Chinese authorities have closed down a firm that allegedly trained hackers to develop spyware and launch cyberattacks.
Police in the central Chinese province of Hubei province arrested three people when they closed down Black Hawk Safety Net, described by the official Xinhua news agency as running the country's biggest hacker training website.
Black Hawk Safety Net offered hacker tools and Trojan software to 12,000 VIP paid-up members. Another 170,000 had signed up to the site for the reduced set of tools available to casual, non-paying members. The firm is also accused of running 'hacking for cybercrooks' courses.
The arrests follow widely reported accusations that hackers based in China hacked into the systems of Google, Adobe and 32 other blue chip firms organisations back in December. Cyber-espionage attacks against big firms and government departments around the globe have been going on for five years or more, and the so-called Operation Aurora attacks are only notable because Google went public and pointed the finger of blame towards China.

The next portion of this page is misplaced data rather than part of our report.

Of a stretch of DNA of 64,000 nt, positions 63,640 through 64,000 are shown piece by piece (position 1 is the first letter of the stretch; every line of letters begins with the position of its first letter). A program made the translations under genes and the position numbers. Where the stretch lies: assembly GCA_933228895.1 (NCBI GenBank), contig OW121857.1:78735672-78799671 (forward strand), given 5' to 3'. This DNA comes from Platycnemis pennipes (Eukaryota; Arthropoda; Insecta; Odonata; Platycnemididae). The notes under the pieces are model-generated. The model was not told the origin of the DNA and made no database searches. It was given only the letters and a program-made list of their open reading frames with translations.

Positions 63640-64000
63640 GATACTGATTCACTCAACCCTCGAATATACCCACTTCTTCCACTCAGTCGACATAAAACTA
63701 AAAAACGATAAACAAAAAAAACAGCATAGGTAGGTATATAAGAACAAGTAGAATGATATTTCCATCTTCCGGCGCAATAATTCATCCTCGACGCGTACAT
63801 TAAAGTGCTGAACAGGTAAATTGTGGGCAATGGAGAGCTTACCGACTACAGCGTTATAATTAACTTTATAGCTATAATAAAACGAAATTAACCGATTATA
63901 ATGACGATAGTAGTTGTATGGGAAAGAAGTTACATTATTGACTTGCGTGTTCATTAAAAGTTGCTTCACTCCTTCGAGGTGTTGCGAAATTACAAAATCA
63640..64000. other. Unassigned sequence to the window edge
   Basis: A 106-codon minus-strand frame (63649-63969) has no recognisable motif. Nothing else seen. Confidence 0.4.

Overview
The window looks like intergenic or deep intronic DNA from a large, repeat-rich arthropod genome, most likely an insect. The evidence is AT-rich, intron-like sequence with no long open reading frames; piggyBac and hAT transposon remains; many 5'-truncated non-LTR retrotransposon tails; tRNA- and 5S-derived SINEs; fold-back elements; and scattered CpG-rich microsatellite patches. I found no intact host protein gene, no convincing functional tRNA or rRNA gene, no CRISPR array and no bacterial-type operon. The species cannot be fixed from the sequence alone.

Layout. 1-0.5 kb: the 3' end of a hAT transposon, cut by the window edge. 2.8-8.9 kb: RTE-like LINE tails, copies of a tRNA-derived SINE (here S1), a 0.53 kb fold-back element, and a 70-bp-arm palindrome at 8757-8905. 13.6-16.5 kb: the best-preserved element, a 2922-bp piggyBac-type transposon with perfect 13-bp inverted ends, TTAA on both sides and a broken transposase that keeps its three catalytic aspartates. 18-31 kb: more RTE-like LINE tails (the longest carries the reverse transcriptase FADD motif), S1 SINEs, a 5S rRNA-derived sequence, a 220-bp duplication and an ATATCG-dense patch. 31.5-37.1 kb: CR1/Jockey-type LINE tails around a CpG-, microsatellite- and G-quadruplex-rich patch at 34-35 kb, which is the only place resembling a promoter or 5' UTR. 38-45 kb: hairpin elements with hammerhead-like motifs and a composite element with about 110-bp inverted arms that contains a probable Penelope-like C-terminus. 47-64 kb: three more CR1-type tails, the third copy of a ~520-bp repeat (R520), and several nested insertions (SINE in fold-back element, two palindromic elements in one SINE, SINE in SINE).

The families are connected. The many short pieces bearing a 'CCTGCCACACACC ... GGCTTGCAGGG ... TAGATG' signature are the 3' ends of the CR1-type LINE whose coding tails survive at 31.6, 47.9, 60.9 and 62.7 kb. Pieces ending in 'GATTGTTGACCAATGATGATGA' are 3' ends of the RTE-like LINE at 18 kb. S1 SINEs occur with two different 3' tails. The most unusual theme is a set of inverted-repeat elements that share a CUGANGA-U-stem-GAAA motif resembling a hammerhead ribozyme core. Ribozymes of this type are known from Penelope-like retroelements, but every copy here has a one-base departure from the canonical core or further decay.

The accusations have triggered a diplomatic row between China and the US. The raid on Black Hawk Safety Net actually happened in November but only hit the news on Monday, suggesting the raid may have been primarily designed to appease the security concerns of Western governments and hi-tech firms rather than as part of a genuine crackdown.
AFP reports that police froze assets more than 1.7 million yuan ($250,000 dollars) in assets and seized nine web servers, five computers and a car when they raided the Xuchang city, Henan headquarters of Black Hawk Safety Net back in November. Denial of service attacks aimed at organisations in the Hubei city of Macheng during 2007 and blamed on three graduates of Black Hawk Safety Net reportedly sparked the law enforcement action.
Chinese authorities, who have vehemently denied involvement in the Google/Operation Aurora attacks, are resisting Western calls to investigate those assaults. ®